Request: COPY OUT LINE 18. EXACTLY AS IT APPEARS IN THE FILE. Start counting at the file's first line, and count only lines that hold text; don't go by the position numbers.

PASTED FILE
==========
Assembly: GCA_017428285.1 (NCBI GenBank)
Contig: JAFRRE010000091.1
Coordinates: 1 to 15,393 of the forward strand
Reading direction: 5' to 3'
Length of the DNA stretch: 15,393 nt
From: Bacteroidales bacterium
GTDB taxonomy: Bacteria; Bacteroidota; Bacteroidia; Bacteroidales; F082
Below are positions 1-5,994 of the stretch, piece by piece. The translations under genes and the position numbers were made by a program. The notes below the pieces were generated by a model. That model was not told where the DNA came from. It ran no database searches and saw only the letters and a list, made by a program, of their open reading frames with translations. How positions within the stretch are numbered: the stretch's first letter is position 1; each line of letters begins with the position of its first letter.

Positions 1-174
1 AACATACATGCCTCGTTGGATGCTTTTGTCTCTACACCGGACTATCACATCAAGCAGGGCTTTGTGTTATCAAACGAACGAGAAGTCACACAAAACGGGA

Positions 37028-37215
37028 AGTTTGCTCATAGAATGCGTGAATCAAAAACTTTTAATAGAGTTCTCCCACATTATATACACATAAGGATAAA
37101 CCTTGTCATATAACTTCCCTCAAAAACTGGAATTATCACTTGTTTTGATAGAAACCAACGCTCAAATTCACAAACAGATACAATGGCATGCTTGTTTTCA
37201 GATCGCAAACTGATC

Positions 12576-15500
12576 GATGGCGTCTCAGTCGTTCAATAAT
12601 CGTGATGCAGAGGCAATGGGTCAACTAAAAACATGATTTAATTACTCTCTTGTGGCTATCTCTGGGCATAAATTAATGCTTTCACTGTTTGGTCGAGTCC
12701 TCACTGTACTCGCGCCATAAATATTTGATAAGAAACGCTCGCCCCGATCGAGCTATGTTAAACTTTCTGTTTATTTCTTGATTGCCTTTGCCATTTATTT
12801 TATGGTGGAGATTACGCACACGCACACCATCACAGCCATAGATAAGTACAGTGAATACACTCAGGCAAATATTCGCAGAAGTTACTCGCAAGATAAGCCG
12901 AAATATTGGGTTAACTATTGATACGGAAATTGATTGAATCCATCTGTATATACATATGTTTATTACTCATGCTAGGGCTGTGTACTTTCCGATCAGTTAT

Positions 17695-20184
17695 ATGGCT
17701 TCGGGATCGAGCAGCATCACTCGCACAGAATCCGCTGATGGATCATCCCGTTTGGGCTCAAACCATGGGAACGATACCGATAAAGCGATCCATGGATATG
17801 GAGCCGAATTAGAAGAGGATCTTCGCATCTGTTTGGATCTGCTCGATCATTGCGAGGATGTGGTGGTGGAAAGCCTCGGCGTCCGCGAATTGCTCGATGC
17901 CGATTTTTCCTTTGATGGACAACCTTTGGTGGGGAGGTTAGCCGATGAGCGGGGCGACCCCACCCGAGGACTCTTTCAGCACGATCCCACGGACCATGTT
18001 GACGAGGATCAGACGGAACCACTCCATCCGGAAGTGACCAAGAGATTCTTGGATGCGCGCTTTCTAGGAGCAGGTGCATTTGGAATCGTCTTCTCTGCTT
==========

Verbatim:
12701 TCACTGTACTCGCGCCATAAATATTTGATAAGAAACGCTCGCCCCGATCGAGCTATGTTAAACTTTCTGTTTATTTCTTGATTGCCTTTGCCATTTATTT